Margaret Cho:“I still think there is so much to be said about Sun Ho and the City Harvest scandal”

The Korean-American comedienne will also talk about the #MeToo and #TimesUp movements in her show here on May 15.

The last time Margaret Cho was in Singapore two years ago, she said her PsyCHO  show will be so wild that some folks wish they had petitioned against her. But no such thing happened. Well, haters — you know who you are — you have another chance to stop her when the Korean-American comedienne, 49, performs at the Kallang Theatre on May 15. This time, she says her Fresh Off  The Bloat show is going to be “shocking, provocative and exciting”. In other words: it’s business as usual. When 8 DAYS spoke to Cho, it was early April and she had yet to research on her material for her show here. Cho, who does the research on her own, says, “[The material] changes from day to day, and there’s always something to talk about.” (Will Cho, who once played Kim Jong Il on 30 Rock, touch on the recent developments between North and South Korea?) The interview has been edited and condensed for clarity.

 

8 DAYS: The last time we spoke, you were getting ready for your first-ever show here. And you’re now back with a new show, Fresh Off the Bloat. How do we rank among all the places you’ve been to?

MARGARET CHO: Very high. I loved it! It’s very special; it’s a beautiful place unlike any place else in the world. It’s very hot, lush and tropical, and it’s very interesting. I’m thrilled to be back. The audience was very warm; the reception was fantastic. I think people were shocked, or really taken aback, by the kinds of subjects that I got into. Because they were things that would make people go like, “Wow!”. And [for the new show], there will be a lot of talk about the #MeToo movement, #TimesUp, and all of the stuff about feminism. There’s also a lot of stuff about race and whitewashing, and certainly a little bit about Trump. But mostly, it’s a new era of feminism that we’re getting into, so that in itself is very shocking, provocative, and exciting.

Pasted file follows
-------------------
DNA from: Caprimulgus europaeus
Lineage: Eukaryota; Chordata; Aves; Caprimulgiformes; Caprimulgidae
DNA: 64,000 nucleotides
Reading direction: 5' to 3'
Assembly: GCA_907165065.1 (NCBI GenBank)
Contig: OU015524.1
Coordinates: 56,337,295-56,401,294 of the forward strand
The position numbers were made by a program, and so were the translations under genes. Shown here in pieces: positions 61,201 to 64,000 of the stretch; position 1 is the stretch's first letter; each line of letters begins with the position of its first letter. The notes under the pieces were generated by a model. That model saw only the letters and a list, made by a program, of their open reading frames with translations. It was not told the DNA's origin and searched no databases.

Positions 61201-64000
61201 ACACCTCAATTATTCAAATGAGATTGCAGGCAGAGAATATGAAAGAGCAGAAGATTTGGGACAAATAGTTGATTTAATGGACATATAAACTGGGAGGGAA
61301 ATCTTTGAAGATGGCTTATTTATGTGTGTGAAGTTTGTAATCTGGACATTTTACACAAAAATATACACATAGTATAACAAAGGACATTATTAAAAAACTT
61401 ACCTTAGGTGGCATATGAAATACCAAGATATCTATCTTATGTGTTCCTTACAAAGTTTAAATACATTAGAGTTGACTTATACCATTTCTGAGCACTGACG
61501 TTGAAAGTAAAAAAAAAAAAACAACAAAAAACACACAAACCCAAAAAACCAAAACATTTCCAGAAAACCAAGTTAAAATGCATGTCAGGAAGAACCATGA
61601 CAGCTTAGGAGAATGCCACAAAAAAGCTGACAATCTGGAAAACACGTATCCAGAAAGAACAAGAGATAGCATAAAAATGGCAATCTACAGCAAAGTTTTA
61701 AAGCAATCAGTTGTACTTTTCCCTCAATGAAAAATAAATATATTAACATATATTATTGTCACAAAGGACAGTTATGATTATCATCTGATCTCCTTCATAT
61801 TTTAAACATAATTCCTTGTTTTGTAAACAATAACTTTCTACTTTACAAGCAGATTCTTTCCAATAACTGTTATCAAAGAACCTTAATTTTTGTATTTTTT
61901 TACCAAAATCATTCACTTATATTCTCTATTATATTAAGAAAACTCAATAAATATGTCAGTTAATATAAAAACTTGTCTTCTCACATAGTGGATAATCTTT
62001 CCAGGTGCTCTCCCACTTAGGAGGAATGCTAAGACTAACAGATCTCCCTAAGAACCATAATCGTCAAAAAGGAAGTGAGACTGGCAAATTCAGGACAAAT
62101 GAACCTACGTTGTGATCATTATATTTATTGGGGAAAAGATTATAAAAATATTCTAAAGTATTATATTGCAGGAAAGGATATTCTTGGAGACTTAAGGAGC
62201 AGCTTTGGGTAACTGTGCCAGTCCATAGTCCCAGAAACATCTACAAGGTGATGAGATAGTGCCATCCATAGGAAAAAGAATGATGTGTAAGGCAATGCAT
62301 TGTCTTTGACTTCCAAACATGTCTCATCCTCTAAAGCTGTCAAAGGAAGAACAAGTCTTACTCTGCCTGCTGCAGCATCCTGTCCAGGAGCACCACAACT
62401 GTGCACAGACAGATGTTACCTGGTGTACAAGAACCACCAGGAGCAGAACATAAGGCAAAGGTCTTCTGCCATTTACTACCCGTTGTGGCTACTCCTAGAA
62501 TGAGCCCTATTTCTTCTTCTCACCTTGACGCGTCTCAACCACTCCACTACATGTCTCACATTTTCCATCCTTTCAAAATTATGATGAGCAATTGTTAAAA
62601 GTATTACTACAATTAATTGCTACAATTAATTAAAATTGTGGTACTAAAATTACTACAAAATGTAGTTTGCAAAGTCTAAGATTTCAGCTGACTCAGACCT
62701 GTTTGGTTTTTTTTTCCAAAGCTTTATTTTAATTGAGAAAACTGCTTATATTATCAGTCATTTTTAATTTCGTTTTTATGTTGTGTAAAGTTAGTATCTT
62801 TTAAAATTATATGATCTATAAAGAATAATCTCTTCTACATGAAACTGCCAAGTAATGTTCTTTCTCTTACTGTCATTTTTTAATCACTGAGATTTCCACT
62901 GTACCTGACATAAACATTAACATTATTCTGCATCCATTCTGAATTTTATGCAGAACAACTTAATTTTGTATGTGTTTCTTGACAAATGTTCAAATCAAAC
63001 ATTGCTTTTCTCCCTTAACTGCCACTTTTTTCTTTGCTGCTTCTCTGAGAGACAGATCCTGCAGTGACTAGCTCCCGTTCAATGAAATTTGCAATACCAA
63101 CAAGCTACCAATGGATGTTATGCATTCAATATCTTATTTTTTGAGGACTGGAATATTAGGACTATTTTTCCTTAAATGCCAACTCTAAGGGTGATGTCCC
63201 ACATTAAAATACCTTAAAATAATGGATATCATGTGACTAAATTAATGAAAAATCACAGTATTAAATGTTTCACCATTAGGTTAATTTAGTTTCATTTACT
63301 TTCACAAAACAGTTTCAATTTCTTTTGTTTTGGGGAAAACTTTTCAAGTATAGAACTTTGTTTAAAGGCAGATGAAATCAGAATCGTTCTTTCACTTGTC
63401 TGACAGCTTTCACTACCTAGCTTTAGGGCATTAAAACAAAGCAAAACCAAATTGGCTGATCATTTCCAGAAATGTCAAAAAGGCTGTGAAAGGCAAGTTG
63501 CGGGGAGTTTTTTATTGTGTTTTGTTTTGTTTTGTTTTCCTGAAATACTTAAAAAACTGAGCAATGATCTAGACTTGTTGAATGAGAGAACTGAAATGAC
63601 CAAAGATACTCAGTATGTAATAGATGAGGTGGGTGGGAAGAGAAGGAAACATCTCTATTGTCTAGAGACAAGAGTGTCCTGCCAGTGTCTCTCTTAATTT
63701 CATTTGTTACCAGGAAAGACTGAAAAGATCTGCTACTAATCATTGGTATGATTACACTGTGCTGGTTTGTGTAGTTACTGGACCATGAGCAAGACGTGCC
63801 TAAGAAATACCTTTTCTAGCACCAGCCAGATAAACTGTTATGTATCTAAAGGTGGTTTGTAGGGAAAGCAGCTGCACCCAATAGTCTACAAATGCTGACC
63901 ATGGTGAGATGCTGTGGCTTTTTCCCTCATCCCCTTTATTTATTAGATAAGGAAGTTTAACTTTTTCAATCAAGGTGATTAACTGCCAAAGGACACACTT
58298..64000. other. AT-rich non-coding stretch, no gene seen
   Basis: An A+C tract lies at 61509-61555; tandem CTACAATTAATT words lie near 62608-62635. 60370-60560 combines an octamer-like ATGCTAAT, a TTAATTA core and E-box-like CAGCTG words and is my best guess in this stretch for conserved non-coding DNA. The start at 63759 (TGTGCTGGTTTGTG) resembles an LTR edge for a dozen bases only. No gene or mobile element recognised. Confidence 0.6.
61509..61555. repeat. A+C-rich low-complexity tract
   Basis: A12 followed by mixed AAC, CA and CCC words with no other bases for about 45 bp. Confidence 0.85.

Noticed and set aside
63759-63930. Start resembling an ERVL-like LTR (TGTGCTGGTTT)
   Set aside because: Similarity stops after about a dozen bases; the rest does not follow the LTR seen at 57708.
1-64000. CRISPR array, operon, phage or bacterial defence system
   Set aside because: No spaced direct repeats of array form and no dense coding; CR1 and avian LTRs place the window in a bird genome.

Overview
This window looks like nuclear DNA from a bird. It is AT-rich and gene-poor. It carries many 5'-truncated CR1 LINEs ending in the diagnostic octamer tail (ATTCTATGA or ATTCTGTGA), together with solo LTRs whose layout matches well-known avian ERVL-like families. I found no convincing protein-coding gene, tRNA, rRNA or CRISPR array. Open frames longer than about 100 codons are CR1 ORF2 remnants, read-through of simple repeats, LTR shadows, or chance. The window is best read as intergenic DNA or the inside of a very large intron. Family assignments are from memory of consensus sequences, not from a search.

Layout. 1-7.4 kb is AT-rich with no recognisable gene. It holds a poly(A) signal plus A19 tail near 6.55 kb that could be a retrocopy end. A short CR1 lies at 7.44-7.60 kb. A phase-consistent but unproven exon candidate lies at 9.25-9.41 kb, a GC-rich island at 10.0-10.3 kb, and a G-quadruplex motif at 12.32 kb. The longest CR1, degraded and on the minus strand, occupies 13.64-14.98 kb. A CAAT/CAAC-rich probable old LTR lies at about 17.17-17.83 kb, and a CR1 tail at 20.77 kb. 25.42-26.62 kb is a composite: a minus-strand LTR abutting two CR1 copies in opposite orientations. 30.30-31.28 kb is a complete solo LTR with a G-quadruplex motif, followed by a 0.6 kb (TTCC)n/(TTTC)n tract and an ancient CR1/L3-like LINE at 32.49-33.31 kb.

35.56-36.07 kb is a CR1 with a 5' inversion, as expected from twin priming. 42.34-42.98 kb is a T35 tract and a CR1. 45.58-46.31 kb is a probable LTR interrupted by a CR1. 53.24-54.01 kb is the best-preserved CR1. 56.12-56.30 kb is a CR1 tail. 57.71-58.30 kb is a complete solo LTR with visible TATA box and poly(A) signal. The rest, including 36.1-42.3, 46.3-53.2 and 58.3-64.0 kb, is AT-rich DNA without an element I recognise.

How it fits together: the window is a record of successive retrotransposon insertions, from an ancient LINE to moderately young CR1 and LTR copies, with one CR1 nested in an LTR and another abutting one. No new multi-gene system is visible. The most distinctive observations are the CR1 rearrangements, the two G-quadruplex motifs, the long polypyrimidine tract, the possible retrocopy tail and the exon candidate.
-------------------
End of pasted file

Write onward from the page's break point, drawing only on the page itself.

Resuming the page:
Did you get to do any touristy things?

Yes, and it was so hot I thought I was going to die. But that’s why it’s so fun to go out at night, with outdoor food courts that have really delicious food, and the night is very welcoming and tropical. 

You joked about the City Harvest trial in your last show. What Singapore current events will you touch on this time? Have you started on your research?

I haven’t started my research! My whole thing is from the last time I was there, so I still think there is so much to be said about Sun Ho and that whole crazy City Harvest scandal, and just this mega-church culture in general.

Kathy Griffin was here in November. She told Howard Stern that she was detained at every airport on her world tour and she thought it had something to do with her run-in with President Trump. When you’re on the road, do you ever feel that you’re being watched by the people you talked about in your show?

Yes, you get paranoid! I know that it was very real for [Kathy]. She was actually even more intimidated by Singapore. When she was performing [in Singapore], I talked to her on that day before she did her set, and she was so scared because she had heard that it was incredibly conservative, and that [you’d] be really angry if she was as outrageous as she normally is. I told her, “No, just go ahead and be yourself! They’re going to love it,” and I know [you] did.

Since we’re on the topic of the #MeToo movement, what’s your take on the Louis C K scandal? I was a fan, but when you hear about what he did, it became painful to laugh at his jokes now.